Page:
Quantcast

A community for students. Sign up today!

Here's the question you clicked on:

55 members online
  • 0 replying
  • 0 viewing

TomLikesPhysics

  • 2 years ago

I have a parabola slide and I am looking for a function of the downhill force which only depends on the x and/or y coordinate. I came up with a function but I am not sure if this is correct. You can see everything on the attached picture.

  • This Question is Closed
  1. TomLikesPhysics
    • 2 years ago
    Best Response
    You've already chosen the best response.
    Medals 0

    Here is what I did so far.

    1 Attachment
  2. henpen
    • 2 years ago
    Best Response
    You've already chosen the best response.
    Medals 1

    I assume that it is safe to assume that the parabola is y=x^2, with the tip at (0,0) dy/dx=2x |dw:1351340058220:dw|\[\tan^{-1}(\frac{dy}{dx})=\theta\] \[\theta=\tan^{-1}(2x)\] \[F=-mgsin(\theta)\]

  3. henpen
    • 2 years ago
    Best Response
    You've already chosen the best response.
    Medals 1

    So you seem in the right area

  4. TomLikesPhysics
    • 2 years ago
    Best Response
    You've already chosen the best response.
    Medals 0

    Hmmm... actually I do not know that. It is not specified so it might be better if I write: y=ax^2.

  5. henpen
    • 2 years ago
    Best Response
    You've already chosen the best response.
    Medals 1

    Then \[\theta=\arctan(a2x)\]

  6. TomLikesPhysics
    • 2 years ago
    Best Response
    You've already chosen the best response.
    Medals 0

    Yes, it just looks kind of ugly if we plug that into the equation for the force. F=-mgsin(arctan(2ax)

  7. TomLikesPhysics
    • 2 years ago
    Best Response
    You've already chosen the best response.
    Medals 0

    Is this really the finaly answer? Can´t we do something to make it simpler or look better? Is there perhaps a different way to determine the force in terms of x and/or y?

  8. henpen
    • 2 years ago
    Best Response
    You've already chosen the best response.
    Medals 1

    |dw:1351340440158:dw|No, its not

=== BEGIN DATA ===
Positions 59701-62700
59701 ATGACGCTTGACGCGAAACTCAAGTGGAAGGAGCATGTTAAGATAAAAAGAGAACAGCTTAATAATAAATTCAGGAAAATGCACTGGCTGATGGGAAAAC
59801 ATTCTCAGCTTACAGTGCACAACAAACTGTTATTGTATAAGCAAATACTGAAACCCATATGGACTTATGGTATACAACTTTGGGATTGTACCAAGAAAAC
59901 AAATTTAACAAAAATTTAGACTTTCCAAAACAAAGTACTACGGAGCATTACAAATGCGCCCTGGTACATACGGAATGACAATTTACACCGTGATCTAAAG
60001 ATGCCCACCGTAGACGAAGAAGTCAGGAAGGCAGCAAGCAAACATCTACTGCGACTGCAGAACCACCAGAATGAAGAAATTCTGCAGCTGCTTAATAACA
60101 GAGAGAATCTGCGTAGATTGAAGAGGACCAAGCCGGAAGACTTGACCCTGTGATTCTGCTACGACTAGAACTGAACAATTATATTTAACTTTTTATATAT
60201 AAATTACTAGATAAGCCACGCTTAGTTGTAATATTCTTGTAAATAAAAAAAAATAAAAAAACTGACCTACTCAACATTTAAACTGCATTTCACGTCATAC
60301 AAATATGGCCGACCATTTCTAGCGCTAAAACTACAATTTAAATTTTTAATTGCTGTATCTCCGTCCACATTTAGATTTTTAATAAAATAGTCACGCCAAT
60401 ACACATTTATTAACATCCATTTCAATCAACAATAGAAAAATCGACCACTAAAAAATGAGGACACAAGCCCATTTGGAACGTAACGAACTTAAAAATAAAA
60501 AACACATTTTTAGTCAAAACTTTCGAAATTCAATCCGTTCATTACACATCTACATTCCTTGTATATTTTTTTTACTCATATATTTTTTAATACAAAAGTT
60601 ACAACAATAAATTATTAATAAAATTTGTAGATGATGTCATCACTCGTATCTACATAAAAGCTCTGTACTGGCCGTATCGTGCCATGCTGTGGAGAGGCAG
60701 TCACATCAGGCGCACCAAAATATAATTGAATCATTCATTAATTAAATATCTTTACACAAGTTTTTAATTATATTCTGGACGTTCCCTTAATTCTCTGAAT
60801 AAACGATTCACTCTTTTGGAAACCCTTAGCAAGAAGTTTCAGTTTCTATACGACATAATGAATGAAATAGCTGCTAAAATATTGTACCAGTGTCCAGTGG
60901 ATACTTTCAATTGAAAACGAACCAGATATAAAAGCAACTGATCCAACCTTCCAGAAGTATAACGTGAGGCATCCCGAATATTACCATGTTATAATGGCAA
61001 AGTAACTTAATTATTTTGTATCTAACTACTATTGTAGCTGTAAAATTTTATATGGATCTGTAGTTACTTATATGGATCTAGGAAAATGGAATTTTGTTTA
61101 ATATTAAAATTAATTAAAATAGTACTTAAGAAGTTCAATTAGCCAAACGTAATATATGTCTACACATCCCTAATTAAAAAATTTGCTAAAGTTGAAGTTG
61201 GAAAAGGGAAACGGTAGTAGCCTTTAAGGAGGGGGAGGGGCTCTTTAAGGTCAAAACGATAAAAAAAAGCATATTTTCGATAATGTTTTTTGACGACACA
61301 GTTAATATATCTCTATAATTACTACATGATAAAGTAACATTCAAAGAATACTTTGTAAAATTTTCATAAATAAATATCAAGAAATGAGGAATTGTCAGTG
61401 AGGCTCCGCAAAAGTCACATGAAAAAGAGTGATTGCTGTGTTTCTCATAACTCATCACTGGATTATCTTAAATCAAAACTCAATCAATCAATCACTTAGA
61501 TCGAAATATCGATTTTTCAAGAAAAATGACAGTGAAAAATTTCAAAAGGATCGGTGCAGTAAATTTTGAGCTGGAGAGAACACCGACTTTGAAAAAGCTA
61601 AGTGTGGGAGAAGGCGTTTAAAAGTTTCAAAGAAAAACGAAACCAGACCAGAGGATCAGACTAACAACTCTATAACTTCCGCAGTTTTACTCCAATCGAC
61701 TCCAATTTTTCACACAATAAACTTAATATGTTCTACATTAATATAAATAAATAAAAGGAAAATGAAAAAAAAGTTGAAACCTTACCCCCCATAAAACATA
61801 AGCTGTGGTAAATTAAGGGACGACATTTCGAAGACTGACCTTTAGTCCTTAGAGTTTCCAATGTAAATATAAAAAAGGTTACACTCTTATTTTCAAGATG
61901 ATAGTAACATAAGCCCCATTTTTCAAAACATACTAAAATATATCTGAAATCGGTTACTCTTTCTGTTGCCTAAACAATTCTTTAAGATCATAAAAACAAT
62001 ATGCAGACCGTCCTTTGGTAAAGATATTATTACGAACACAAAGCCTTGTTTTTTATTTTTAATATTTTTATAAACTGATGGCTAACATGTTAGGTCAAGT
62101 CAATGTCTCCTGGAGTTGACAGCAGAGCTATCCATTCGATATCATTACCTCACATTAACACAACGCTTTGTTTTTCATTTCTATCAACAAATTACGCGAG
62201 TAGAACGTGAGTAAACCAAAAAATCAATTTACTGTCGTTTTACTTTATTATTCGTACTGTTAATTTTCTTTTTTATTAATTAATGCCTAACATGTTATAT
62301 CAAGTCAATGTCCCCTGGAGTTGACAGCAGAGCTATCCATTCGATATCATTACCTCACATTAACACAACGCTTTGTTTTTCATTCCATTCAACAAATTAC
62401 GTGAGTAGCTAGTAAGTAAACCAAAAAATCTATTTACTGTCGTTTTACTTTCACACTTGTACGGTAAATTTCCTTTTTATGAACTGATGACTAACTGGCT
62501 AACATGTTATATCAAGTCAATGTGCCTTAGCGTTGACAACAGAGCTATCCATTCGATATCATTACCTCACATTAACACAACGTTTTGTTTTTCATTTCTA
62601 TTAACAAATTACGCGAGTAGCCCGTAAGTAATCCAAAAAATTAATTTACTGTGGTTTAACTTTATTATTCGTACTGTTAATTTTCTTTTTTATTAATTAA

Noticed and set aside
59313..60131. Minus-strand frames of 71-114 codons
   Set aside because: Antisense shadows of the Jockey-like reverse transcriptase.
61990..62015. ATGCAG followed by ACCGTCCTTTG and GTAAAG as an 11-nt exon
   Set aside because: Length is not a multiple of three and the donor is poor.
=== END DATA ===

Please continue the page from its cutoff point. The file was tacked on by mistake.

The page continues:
9. henpen
    • 2 years ago
    Best Response
    You've already chosen the best response.
    Medals 1

    |dw:1351340462854:dw|

  10. henpen
    • 2 years ago
    Best Response
    You've already chosen the best response.
    Medals 1

    F=-mgsqrt(1+(2ax)^2)

  11. TomLikesPhysics
    • 2 years ago
    Best Response
    You've already chosen the best response.
    Medals 0

    Ah... Pythagoras... I see...Now it looks better. So this is the best we can do?

  12. henpen
    • 2 years ago
    Best Response
    You've already chosen the best response.
    Medals 1

    Simplify sqrt(1+(2ax)^2) maybe You could try to x/y decompose the force, but that's probably uglier

  13. henpen
    • 2 years ago
    Best Response
    You've already chosen the best response.
    Medals 1

    Although I think it's unsimplifiable

  14. TomLikesPhysics
    • 2 years ago
    Best Response
    You've already chosen the best response.
    Medals 0

    Ok. A big thank you to you, henpen. I really appreciate the help. Thx a lot.

  15. henpen
    • 2 years ago
    Best Response
    You've already chosen the best response.
    Medals 1

    http://fooplot.com/#W3sidHlwZSI6MCwiZXEiOiItc3FydCgxKyh4KV4yKSIsImNvbG9yIjoiIzAwMDAwMCJ9LHsidHlwZSI6MTAwMCwid2luZG93IjpbIi04IiwiNSIsIi02LjQyIiwiMS41OCJdfV0- It's probably correct- the force graph looks about right

  16. TomLikesPhysics
    • 2 years ago
    Best Response
    You've already chosen the best response.
    Medals 0

    The Force stands always normal on the slide, right? If so, it does not point at some special point all the time?

  17. henpen
    • 2 years ago
    Best Response
    You've already chosen the best response.
    Medals 1

    |dw:1351349861448:dw| The normal (restrictive) force is always at a normal to the curve

  18. Not the answer you are looking for?
    Search for more explanations.

    • Attachments:

Ask your own question

Ask a Question
Find more explanations on OpenStudy

Your question is ready. Sign up for free to start getting answers.

spraguer (Moderator)
5 → View Detailed Profile

is replying to Can someone tell me what button the professor is hitting...

23

  • Teamwork 19 Teammate
  • Problem Solving 19 Hero
  • You have blocked this person.
  • ✔ You're a fan Checking fan status...

Thanks for being so helpful in mathematics. If you are getting quality help, make sure you spread the word about OpenStudy.

This is the testimonial you wrote.
You haven't written a testimonial for Owlfred.